For the 2nd item you listed, would the additive inverse of f be -f and the additive identity of f be the 0 function that is discontinuous where ever f is discontinuous?

As for the 3rd item, I'm not entirely sure how I would go about showing that. It makes sense intuitively as to why it would be true, but I'm not sure how to put that on paper.

corey115 said:
For the 2nd item you listed, would the additive inverse of f be -f
Yes. Note that $-f$ is discontinuous at exactly the same points as $f$, and the left and right limits exist because they exist for $f$. (Insert easy proofs as needed.)
and the additive identity of f be the 0 function that is discontinuous where ever f is discontinuous?
The additive identity of $V$ would be just the standard 0 function, which is continuous everywhere. Note that all continuous functions are in $V$ because the number of discontinuities (zero) is certainly finite, and the left and right limits exist due to continuity.
As for the 3rd item, I'm not entirely sure how I would go about showing that. It makes sense intuitively as to why it would be true, but I'm not sure how to put that on paper.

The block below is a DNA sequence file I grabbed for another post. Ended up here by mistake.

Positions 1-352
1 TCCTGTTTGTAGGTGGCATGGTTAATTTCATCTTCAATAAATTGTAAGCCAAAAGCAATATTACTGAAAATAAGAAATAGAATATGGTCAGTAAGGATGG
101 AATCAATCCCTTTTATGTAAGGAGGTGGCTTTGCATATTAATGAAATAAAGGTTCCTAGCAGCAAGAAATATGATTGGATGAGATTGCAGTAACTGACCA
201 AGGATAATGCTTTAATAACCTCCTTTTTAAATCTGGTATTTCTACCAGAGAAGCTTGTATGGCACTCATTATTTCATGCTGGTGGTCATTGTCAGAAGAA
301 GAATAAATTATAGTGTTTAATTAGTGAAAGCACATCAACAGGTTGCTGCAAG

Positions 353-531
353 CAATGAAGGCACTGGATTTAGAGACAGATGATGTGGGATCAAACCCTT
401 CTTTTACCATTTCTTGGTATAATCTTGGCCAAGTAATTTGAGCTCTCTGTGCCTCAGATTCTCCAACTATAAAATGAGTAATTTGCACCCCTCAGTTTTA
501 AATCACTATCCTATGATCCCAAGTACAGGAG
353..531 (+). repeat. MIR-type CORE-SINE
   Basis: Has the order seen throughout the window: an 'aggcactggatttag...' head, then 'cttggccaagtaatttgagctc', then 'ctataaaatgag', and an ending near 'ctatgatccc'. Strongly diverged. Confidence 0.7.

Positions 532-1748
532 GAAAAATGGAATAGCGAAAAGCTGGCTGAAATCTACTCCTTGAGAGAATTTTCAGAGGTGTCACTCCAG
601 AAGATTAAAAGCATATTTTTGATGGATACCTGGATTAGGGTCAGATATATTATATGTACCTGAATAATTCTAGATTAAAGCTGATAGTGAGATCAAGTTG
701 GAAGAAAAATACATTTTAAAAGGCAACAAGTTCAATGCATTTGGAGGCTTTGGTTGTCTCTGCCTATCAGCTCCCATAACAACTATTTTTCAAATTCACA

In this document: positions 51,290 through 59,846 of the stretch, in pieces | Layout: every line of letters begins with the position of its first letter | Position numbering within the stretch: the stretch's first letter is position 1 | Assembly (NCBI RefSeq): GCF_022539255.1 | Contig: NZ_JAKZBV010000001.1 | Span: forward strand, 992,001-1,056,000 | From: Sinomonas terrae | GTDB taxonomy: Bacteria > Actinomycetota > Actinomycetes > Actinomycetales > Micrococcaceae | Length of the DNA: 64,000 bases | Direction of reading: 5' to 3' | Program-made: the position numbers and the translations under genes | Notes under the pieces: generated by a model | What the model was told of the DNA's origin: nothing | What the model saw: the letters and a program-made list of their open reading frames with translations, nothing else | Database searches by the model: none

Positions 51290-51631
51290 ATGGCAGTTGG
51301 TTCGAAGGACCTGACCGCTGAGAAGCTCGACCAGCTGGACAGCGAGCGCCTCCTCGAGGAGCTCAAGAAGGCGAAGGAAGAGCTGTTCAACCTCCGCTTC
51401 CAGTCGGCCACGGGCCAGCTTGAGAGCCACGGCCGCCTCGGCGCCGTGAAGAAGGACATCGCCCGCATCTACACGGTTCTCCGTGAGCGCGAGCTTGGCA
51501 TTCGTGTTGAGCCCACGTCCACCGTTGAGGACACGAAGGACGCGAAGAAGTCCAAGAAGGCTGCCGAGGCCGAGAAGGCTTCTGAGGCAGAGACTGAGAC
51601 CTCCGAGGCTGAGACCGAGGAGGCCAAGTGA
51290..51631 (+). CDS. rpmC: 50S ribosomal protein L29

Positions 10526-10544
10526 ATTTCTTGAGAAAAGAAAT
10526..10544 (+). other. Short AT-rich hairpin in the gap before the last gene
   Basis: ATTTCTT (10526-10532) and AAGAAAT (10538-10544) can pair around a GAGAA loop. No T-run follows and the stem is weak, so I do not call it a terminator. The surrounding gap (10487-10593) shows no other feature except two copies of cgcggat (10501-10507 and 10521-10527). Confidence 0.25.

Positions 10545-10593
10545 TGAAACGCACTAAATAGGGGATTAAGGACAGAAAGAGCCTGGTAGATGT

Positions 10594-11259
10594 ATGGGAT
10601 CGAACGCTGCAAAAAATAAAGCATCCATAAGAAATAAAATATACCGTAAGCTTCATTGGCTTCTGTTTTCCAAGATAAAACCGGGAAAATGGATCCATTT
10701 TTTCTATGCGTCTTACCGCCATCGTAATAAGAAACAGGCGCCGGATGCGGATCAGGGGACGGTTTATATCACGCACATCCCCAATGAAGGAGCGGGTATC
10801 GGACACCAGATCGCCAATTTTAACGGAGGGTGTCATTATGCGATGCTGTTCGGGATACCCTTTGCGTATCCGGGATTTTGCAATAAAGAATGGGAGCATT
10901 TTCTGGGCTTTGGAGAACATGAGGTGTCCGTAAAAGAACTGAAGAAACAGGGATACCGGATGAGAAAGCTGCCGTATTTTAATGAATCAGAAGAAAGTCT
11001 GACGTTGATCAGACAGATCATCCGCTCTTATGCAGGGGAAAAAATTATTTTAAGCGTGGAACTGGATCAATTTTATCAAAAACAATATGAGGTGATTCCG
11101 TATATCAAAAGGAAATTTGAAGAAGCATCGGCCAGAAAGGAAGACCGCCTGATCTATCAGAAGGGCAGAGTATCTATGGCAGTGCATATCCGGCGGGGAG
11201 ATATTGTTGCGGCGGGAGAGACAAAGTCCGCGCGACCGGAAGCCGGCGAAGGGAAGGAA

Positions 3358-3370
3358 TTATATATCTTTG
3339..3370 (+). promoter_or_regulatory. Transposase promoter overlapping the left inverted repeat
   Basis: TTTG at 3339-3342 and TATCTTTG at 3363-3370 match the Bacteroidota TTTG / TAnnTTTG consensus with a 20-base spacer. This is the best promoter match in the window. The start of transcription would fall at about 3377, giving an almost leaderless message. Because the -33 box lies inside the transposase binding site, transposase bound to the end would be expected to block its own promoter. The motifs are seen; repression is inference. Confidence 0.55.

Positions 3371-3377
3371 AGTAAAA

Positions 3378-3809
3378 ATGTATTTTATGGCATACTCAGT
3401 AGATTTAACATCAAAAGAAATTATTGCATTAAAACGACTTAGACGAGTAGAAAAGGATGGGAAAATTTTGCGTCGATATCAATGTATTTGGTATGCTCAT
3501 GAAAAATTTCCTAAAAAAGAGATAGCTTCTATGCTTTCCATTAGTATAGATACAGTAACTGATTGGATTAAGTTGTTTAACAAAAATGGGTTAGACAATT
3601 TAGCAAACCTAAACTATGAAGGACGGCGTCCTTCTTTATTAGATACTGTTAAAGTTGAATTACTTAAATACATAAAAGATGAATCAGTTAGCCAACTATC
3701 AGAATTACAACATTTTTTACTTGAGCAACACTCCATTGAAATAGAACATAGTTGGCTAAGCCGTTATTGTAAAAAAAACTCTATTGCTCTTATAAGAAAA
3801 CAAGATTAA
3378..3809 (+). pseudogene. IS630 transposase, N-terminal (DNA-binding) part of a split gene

Claim: $cf$ is continuous at any point $x$ where $f$ is continuous. (Proof?) Therefore $cf$ has at most finitely many discontinuities. What about $\lim_{y \rightarrow x^+} cf(y)$? What does this equal?

jbunniii said:
Yes. Note that $-f$ is discontinuous at exactly the same points as $f$, and the left and right limits exist because they exist for $f$. (Insert easy proofs as needed.)

The additive identity of $V$ would be just the standard 0 function, which is continuous everywhere. Note that all continuous functions are in $V$ because the number of discontinuities (zero) is certainly finite, and the left and right limits exist due to continuity.

Claim: $cf$ is continuous at any point $x$ where $f$ is continuous. (Proof?) Therefore $cf$ has at most finitely many discontinuities. What about $\lim_{y \rightarrow x^+} cf(y)$? What does this equal?

Since that is just a constant (scalar in our case), it would equal c times whatever the limit of just f(x) was.

corey115 said:
Since that is just a constant (scalar in our case), it would equal c times whatever the limit of just f(x) was.
Right. Expressing it formally:
$$\lim_{y \rightarrow x^+} cf(y) = c \lim_{y \rightarrow x^+}f(y)$$
by the linearity property of limits, and the right hand side exists because $f \in V$.

jbunniii said:
Right. Expressing it formally:
$$\lim_{y \rightarrow x^+} cf(y) = c \lim_{y \rightarrow x^+}f(y)$$